FENTANYL PATCH BILL PASSES SECOND READING;
A BILLTO HELP SAVE LIVES
QUEEN’S PARK – Haliburton – Kawartha Lakes – Brock MPP Laurie Scott is very pleased that Bill 33, which would help stem the growing abuse of Fentanyl Patches, a narcotic to help control pain, passed Second Reading unanimously in the Ontario Legislature
The bill entitled, Safeguarding Our Communities Act 2014, would implement a fentanyl patch for patch return policy. It would use a “one in and one out” model where patients are asked to return any fentanyl patches previously dispensed from the pharmacy before they are able to receive a new one.
“This bill will help communities deal with what is becoming a growing concern from both a health, social and criminal standpoint,” said Scott
“It’s my firm belief that any time we can do something in this House that can literally save lives, we should do so,” said Scott, who was joined at the Legislature by former Brock Township Mayor Terry Clayton and Acting Inspector James Stewart-Haass of the Durham Police Service, who helped pioneer the program in the area.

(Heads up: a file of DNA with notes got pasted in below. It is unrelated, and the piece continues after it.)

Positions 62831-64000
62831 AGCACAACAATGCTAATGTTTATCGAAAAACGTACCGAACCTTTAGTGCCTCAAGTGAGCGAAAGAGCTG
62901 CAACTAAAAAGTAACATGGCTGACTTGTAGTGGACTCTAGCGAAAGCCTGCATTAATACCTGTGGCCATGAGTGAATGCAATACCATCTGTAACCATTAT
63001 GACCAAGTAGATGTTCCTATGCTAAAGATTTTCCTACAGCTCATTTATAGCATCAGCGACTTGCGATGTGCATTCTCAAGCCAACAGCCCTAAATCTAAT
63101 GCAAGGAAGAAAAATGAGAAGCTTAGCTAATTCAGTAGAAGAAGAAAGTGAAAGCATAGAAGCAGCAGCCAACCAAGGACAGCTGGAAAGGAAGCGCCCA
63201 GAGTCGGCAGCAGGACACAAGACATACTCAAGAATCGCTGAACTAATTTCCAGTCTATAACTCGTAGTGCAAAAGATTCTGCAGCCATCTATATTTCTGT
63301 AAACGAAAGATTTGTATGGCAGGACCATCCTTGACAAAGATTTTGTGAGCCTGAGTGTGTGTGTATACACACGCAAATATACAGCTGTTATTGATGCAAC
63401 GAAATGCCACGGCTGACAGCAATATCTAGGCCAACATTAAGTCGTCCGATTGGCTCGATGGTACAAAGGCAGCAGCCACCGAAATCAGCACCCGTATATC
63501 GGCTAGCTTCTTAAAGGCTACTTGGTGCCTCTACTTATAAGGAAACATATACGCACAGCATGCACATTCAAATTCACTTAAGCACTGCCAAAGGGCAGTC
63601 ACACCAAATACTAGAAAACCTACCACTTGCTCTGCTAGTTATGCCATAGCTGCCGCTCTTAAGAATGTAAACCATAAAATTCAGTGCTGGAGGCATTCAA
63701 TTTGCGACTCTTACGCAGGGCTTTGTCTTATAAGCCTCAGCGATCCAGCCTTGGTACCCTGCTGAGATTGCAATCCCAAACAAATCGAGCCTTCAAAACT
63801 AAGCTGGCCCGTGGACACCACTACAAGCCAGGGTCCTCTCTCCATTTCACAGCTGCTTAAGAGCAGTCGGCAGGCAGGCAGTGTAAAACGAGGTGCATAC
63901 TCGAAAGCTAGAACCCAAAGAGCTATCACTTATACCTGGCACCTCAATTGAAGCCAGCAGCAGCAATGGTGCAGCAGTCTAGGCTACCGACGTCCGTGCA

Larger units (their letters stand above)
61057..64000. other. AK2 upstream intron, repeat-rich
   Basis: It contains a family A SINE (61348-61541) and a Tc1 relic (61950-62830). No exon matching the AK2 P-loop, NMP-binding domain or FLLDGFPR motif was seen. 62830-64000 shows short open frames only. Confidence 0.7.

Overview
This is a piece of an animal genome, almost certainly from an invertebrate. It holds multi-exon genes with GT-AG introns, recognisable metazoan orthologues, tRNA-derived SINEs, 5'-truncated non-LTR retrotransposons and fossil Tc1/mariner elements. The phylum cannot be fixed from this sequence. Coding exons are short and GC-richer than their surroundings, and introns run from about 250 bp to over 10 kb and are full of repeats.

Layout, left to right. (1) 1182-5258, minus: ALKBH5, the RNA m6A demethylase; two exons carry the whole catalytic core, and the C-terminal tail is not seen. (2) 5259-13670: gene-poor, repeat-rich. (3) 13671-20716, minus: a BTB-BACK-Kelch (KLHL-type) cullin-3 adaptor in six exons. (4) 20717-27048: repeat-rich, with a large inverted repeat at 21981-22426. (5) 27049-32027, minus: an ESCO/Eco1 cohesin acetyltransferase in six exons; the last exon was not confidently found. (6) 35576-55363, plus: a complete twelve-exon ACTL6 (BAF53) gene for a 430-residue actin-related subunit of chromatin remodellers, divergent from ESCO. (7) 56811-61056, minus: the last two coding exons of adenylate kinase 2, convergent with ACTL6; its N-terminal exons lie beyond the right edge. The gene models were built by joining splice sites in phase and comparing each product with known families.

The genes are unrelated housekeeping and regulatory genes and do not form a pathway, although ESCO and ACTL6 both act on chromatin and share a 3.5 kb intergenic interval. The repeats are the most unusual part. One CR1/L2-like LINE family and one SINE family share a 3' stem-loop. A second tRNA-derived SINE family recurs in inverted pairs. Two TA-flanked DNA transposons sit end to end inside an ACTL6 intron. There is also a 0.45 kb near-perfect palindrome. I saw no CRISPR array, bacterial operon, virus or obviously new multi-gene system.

Durham was the fourth community in Ontario to introduce the patch for patch program after 8 people died of overdoses in Beaverton, Georgina and Sutton area, within 18 month. None of the victims had prescriptions for fentanyl patches.
The program’s aim is to reduce the risk of accidental overdoses and deaths. Frequently, the discarded fentanyl patches are being cut up, and then sold on the streets where they are chewed or smoked as a drug. Bill 33 would see this type of program implemented across the province.
Similar programs exist now in Lindsay and Kawartha Lakes due to the hard work of local pharmacist Cathy Puffer, who was named Canadian Pharmacist of the Year by the Canadian Pharmacist Association. Programs have also been introduced in Peterborough and Haliburton is currently working towards one.
“I was happy to see an initiative like the Patch 4 Patch Program come to our communities and I commend the healthcare professionals and law enforcement that saw a problem and found a solution. I would like to see this type of program in every community across the riding and I believe this bill will make that a reality. I hope the government will move this bill quickly through the legislature.” Scott concluded.